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member, (31) one said, there was no falt in the lines, to make the matter favoury; nor no matter in the phrase, that might indite the author of affection ; but call'd it, an honest method. One speech in it I chiefly lov’d; 'twas Æneas's tale to Dido ; and thereabout of it especially, where he speaks of Priam's slaughter. If
(31) I remember, one said, there was no salt in the lines to make the
Dryden's All for Love, And to borrow one instance from an antient, who has outgone all the others quoted, in the ítrength of his sarcasm,
-χρήν γαρ αλλοθέν ποθεν βοτες TIαδας ποιείσθαι, θήλυ δ' εκ είναι γένος.
"Ουτω δ' αν εκ των οδών ανθρώωοις κακόν. Eurip. in Medea, I chose this paftige, because, I think, our Milion has left a fine paraphrase upon it; and, I doubt nut, had the Greek pcet in his eyes
Oh, why did God,
Or find some other way to generate mankind.
it live in your memory, begin at this line, let me fee,
Pol. 'Fore God, my Lord, well spoken, with good accent, and good discretion.
i Play. Anon he finds him,
On Mars his armour, forg'd for proof eterne,
Pol. This is too long.
Ham, It shall to th’ barber's with your beard.. Pr'ye thee, say on; he's for a jigg, or a tale of bawdry, or he sleeps.
Say on, come to Hecubr. [Queen, 1 Play. But who, oh! who, had seen the mobled Ham. The mobled Queen? Pol. That's good; mobled Queen, is good. i Play. Run bare-foot up and down, threatning the
flames With biffon rheum; a clout upon that head, Where late the diadem stood ; and for a robe. About her lank and all-o’er-teemed loins, A blanket in th' alarm of fear caught up :. Who this had seen, with tongue in venom steep'd, 'Gainst fortune's state would treason have pronounc'ds: But if the Gods themselves did see her then, When the saw Pyrrhus make malicious sport In mincing with his sword her husband's limbs;. The instant burst of clamour that she made, (Unless things mortal move them not at all). Would have made milch the burning eyes of heav'n, And passion in the Gods.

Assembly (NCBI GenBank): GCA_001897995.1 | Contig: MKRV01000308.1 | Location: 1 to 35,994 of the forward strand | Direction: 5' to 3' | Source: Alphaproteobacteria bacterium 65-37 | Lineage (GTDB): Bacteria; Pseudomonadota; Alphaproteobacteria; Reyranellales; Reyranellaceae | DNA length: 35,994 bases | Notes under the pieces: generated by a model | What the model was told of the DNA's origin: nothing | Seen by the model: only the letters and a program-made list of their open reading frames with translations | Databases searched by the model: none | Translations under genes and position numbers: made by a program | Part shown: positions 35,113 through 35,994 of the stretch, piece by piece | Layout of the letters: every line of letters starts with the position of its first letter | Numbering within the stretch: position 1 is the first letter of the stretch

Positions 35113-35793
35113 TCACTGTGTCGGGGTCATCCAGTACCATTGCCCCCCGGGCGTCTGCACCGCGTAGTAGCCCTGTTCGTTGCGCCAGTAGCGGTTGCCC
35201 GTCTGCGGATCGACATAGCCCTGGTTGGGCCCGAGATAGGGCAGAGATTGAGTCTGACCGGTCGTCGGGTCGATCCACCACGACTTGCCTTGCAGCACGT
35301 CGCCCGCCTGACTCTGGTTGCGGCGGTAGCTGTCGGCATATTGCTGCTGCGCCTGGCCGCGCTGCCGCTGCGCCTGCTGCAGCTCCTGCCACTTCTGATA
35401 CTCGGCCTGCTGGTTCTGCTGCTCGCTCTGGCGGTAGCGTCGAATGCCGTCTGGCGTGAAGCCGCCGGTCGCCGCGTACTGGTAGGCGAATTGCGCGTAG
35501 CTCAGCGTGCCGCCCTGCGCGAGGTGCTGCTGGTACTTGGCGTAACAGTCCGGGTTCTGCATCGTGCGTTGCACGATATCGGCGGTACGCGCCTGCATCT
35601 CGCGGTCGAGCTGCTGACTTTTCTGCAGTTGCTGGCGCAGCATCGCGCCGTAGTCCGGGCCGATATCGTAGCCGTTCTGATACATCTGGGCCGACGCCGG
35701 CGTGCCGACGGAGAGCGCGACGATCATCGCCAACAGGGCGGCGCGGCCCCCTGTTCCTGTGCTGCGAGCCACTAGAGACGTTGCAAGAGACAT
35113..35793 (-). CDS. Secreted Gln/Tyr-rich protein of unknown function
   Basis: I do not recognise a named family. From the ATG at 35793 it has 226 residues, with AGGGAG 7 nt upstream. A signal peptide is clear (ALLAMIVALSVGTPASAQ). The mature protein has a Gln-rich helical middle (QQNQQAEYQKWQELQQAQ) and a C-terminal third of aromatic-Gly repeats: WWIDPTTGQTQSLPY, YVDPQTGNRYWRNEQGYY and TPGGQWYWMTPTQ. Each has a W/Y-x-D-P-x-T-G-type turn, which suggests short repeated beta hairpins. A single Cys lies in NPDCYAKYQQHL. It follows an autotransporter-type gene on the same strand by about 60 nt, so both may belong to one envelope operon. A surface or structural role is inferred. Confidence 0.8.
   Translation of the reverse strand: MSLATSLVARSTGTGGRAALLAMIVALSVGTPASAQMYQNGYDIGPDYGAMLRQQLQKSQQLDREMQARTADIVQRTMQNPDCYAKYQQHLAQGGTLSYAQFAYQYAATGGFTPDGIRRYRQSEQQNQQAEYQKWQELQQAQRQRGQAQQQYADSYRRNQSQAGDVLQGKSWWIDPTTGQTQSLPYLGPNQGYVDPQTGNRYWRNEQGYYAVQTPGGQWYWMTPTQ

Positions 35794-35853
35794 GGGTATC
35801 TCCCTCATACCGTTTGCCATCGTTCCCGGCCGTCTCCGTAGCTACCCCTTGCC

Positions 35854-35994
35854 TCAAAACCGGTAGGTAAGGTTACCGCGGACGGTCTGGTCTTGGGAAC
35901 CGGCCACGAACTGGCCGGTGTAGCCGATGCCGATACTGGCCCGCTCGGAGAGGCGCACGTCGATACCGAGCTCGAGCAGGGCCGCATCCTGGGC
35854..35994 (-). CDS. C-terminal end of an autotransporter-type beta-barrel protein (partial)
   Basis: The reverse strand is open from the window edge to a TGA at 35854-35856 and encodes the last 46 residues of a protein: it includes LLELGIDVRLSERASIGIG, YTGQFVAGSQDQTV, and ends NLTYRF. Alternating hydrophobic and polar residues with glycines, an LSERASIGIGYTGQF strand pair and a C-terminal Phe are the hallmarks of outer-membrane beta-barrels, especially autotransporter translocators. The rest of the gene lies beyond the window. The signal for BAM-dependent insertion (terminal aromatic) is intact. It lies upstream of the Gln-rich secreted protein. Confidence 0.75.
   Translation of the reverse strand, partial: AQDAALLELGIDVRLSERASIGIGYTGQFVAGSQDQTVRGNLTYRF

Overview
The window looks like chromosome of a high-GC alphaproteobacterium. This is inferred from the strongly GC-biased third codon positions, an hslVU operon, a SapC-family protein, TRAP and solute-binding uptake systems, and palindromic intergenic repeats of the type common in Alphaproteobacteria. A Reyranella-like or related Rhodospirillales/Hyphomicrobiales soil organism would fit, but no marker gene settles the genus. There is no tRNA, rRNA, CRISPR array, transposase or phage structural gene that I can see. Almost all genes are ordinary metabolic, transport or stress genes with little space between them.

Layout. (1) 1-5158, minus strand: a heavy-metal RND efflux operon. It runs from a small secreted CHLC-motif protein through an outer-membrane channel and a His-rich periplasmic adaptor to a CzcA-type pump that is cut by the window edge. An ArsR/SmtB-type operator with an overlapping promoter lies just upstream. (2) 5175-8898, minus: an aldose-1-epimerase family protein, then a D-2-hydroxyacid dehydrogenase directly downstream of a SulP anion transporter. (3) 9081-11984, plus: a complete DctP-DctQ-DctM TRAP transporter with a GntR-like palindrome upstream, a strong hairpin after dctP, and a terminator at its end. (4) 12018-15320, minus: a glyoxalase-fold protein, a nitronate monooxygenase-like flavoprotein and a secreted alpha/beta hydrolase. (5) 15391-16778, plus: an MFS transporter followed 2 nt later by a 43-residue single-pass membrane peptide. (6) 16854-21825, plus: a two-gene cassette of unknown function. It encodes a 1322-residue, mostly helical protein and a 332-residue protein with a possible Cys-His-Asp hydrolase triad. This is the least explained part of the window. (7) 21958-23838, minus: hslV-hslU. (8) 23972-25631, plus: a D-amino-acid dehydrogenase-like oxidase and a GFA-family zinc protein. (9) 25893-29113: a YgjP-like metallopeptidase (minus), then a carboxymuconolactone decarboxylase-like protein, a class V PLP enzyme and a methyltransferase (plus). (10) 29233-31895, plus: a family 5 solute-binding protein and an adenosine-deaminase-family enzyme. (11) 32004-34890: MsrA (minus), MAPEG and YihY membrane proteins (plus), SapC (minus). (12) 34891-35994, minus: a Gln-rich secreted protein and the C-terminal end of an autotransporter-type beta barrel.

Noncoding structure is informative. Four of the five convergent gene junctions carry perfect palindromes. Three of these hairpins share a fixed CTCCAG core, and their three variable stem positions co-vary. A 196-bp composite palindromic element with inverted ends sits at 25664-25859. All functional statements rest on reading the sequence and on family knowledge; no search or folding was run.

Pct. Look, whe're he has not turn'd his colour, and has tears in's eyes. Prythee, no more.
Ham. 'Tis well. I'll have thee speak out the rest of this soon. Good my Lord, will you see the players well bestow'd? Do ye hear, let them be well us'd; for they are the abstract, and brief chroniclers of the time. After your death, you were better have a bad epitaph, than their ill report while you liv'd.
Pol. My Lord, I will use them according to their. delerta.
Han. God's bodikins, man, much better. Use every man after his desert, and who shall 'scape whipping? use them after your own honour and dignity. The less they deserve, the more merit is in your bounty. Take them in. Pol. Come, Sirs.
[Exit Polonius. Ham. Follow him, friends : we'll have a play to
Doft thou hear me, old friend, can you play: the murder of Gonzago?
Play. Ay, my Lord,
Ham. We'll ha't to-morrow-night. You could, for a need, study, a speech of some dozen. or fixteen lines, which I would set down, and insert in't? could ye not?
Play. Ay, my Lord.
Ham. Very well.. Follow thạt Lord, and, look, you, mock him not.. My good friends, I'll leave you 'till, night, you are welcome to E'finoor,. Rof. Good my Lord,
[Exeunte Manet Hamlet Ham. Ay, so; God: b'w'ye : now I am alone.. Oh, what a rogue and peasant Naye am I.! Is it not-monstrous that this player herez, But in a fiction, in a dream of passion, Could force his foul fo to his own conceit, That, from her working, all his visage warm’d:: Tears in his eyes, distraction in his aspect, A broken voice, and his whole function suitings. With forms, to his conceit? and all for nothing For. Hecuba? What's Hecuba to him, or he to Hecuba, That he should weep for her? what would he do, Had he-the motive and the cue for paffion, That I have? he would drown the stage with tearsa, And cleave the gen’ral ear with horrid speech, Make mad the guilty, and appall the free ;; Çonfound the ignorant; and amaze, indeed, The very faculty of eyes and ears. Yet I, A dull and muddy-mettled rascal, peak, Like John-a-dreams, unpregnant of my causes.
And can say nothing:no, not for a King,
and most dear life
(32) And fall a curfing like a very drab--A stallion. -] But why a stallion? The two old folio's have it, a Joullior : but that too is wrong. I am persuaded, Shakespeare wrote as I have r« form’d the text, a cullion, i. e, a stupid, hearikefs, fainthearted, white-liver'd fellow; one good for nothing, but cursing and talking big. So, in King Lear;
Dil make a sop o'th' moonshine of you; you whorson, cullionly,
barbermonger, draw. 2 Henry VI.
Away, base cullions ! -Suffolk, let 'em go. The word is of Italian extraction, from coglione; which, in its metaphorical signification, (as La Crusia defines it) dicesi arcor cogli. one per ingiuria in senso di balordo, Lis faid by way of rcproach to a stupid, cod for nothing blockhead,